Posts Tagged ‘Tax Policy Center’

Fiscal Magic: Paying for New Highways by Cutting Corporate Taxes

Does it make sense to fund much-needed roads, bridges, and mass transit with a big tax cut for multi-national corporations? A growing number of Democrats and Republicans seem to think so. But I have my doubts. At first glance, what could be more appealing? At a time when the Highway Trust Fund is grossly underfunded–thanks […]

Taxes: A Big Gun In The War on Poverty

When Lyndon Johnson declared his War on Poverty 50 years ago this month, he could not have imagined how many battles would be fought through the Tax Code. In the ‘60s and early ‘70s, the safety net was built almost entirely on spending programs.  Back then, policymakers created Medicare, Medicaid, student loan programs, and Head […]

Finance Chairman In-Waiting Ron Wyden Is A Tax Reformer

Senator Ron Wyden (D-OR), who is poised to become the new chair of the Senate Finance Committee, is the sponsor of a major tax reform plan that would reduce both individual and corporate tax rates without adding to the deficit or changing the current distribution of taxes among income groups very much. The 64-year-old Wyden, […]

TheTaxVox 2013 Lump of Coal Award: Wait ‘Til Next Year Edition

Tax Vox proudly announces its seventh annual Lump of Coal Award for the worst tax and fiscal policies of 2013. The year was a curious mix of really bad ideas and dithering. After all, Congress’s finest moment may have been its December budget mini-deal—a decision that effectively ignored every one of the great fiscal questions facing […]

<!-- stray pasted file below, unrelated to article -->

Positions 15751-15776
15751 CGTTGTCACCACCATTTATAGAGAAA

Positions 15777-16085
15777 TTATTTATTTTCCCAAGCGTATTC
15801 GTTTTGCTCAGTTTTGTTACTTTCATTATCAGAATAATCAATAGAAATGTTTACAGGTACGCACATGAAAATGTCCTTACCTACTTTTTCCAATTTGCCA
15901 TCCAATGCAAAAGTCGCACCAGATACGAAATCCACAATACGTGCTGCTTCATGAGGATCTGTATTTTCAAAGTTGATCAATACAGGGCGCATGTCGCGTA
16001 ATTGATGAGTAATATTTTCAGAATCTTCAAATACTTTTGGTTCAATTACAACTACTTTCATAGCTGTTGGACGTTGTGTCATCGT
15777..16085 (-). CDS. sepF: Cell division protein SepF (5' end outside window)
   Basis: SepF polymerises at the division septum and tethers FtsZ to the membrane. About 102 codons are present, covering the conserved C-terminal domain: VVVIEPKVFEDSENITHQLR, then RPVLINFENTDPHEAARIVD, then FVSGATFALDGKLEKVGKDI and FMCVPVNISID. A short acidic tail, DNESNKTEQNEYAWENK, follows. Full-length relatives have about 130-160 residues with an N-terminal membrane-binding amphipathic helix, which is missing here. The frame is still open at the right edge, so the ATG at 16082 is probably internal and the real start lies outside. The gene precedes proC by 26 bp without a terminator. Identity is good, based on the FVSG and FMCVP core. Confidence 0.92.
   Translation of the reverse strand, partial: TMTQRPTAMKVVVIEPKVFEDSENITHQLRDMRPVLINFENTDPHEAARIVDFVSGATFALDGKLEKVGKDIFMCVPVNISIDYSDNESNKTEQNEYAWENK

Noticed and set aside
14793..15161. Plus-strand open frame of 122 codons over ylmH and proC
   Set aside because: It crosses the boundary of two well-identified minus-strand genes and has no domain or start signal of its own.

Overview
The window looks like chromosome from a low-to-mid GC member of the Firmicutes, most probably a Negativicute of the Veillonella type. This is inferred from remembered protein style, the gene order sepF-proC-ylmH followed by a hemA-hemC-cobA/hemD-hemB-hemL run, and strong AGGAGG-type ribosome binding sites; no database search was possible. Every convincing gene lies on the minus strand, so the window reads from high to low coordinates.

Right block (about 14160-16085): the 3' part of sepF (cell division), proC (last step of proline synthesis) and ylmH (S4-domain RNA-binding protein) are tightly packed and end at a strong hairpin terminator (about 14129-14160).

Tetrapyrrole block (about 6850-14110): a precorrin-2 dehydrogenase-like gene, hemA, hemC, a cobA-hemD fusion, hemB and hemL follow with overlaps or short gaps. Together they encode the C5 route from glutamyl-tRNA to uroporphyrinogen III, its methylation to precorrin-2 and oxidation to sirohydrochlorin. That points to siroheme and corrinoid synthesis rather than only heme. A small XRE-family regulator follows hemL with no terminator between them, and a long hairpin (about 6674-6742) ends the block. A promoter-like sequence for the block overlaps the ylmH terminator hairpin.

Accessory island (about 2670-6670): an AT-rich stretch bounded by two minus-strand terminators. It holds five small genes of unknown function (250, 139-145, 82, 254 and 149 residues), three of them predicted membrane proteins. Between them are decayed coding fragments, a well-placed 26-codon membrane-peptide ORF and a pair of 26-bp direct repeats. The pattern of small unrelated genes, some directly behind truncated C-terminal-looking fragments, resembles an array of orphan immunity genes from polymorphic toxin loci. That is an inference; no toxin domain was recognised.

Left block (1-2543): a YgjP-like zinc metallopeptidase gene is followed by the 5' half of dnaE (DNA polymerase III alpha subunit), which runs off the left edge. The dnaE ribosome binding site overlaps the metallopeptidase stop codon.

A New Look at Who Benefits from Tax Expenditures

Who benefits from the tax credits, deductions and exclusions that have become such an integral part of the modern tax code? Nearly all of us. And that’s why any tax reform that eliminates or scales back many of these preferences in return for lower tax rates is so hard to do. The Tax Policy Center […]

Whither the Tax Extenders?

In three weeks, more than 60 expiring tax provisions will…expire. At least for a while. It isn’t unusual for these mostly-business tax breaks to temporarily disappear, only to come back from the dead a few months after their technical expiration. But this time businesses are more nervous than usual. Their problem: Congress may have few […]

Analyzing Taxes and Transfers Together

Government redistributes income through tax and spending programs. Nearly everyone pays some tax – be it federal or state income taxes, payroll taxes, or sales taxes. The tax system also affects people by delivering a host of benefits through tax expenditures (subsidies like the mortgage interest deduction or the child tax credit).   And broad spending […]

A Value-Added Tax That Won’t Raise Revenues Or Boost Taxes on the Poor

For many years, Michael Graetz, now a law professor at Columbia University, has been promoting a national Value-Added Tax (VAT) that would become the principal levy paid by most Americans. VATs–and similar broad-based consumption taxes–are enormously controversial in the U.S. even though they are ubiquitous throughout the rest of the world and enjoy widespread support […]

Baucus Proposes International Tax Reform But Future Action Remains Uncertain

In an effort to jumpstart moribund tax reform efforts, Senate Finance Committee Chairman Max Baucus (D-MT) is suggesting major changes in the way U.S.-based multinational corporations are taxed on their overseas income. The plan is quite specific (even including legislative language and a 90-page technical summary) but it is not a formal proposal and leaves many […]

As Budget Talks Start, Beware the Bogus Revenue Hikes

As House and Senate budget negotiators sit down (eight months late), the inevitable issue of new revenues has already raised its head. Predictably, Democrats insist that any fiscal deal include new taxes. Equally predictably, Republicans demand that it must not. But behind the scenes, Washington’s wink-and-nod crowd thinks it has a solution: Raise new tax […]